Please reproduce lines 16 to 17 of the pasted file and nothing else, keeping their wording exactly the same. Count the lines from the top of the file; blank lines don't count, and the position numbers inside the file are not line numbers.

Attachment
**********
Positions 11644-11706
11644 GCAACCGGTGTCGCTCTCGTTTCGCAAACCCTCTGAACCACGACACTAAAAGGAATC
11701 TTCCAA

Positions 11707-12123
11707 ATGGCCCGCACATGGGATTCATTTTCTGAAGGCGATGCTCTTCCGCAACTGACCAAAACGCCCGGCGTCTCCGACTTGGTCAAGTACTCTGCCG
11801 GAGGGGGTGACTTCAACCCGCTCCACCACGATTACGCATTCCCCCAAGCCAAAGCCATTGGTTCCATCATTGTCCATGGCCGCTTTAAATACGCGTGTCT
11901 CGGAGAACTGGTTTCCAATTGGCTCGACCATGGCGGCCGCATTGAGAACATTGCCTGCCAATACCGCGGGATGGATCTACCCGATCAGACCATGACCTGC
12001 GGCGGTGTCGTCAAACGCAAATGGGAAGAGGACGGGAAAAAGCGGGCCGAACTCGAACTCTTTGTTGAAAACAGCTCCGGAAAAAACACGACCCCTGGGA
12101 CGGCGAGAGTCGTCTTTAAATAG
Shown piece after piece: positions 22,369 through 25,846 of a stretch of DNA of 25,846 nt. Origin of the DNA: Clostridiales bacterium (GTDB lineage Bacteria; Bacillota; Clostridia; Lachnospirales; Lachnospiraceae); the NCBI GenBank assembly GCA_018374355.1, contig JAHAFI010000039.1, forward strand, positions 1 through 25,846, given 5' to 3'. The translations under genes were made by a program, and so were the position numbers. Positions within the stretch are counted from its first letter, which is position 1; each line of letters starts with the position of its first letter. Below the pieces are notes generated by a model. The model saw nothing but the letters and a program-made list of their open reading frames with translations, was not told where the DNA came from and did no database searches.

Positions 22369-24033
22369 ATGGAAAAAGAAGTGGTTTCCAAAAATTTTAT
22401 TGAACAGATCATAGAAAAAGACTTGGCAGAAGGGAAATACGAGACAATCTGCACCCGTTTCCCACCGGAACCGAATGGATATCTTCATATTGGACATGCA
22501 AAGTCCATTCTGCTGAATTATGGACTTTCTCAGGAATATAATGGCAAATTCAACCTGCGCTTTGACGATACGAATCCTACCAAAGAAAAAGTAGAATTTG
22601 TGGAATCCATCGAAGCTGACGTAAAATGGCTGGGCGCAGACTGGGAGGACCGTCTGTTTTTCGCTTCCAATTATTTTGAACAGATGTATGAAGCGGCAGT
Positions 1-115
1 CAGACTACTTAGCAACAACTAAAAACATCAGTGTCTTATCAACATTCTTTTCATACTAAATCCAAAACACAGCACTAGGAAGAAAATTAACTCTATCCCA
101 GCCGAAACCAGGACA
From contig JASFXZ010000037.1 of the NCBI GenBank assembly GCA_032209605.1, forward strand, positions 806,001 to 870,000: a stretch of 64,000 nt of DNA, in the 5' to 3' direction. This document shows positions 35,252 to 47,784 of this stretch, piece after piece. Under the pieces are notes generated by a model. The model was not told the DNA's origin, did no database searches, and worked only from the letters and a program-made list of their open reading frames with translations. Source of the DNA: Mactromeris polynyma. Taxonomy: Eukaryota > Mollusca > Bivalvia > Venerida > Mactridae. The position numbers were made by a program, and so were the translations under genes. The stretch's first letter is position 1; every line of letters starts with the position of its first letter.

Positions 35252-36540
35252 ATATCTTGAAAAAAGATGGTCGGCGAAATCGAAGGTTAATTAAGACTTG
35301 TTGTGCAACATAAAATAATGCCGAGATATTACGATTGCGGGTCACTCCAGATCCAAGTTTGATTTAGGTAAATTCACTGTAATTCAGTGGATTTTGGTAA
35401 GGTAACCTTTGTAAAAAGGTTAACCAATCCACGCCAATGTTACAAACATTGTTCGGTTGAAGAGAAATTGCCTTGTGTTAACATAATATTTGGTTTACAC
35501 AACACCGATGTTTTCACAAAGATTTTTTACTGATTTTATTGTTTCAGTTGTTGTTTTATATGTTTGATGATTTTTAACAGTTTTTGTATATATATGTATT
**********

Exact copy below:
Positions 1-115
1 CAGACTACTTAGCAACAACTAAAAACATCAGTGTCTTATCAACATTCTTTTCATACTAAATCCAAAACACAGCACTAGGAAGAAAATTAACTCTATCCCA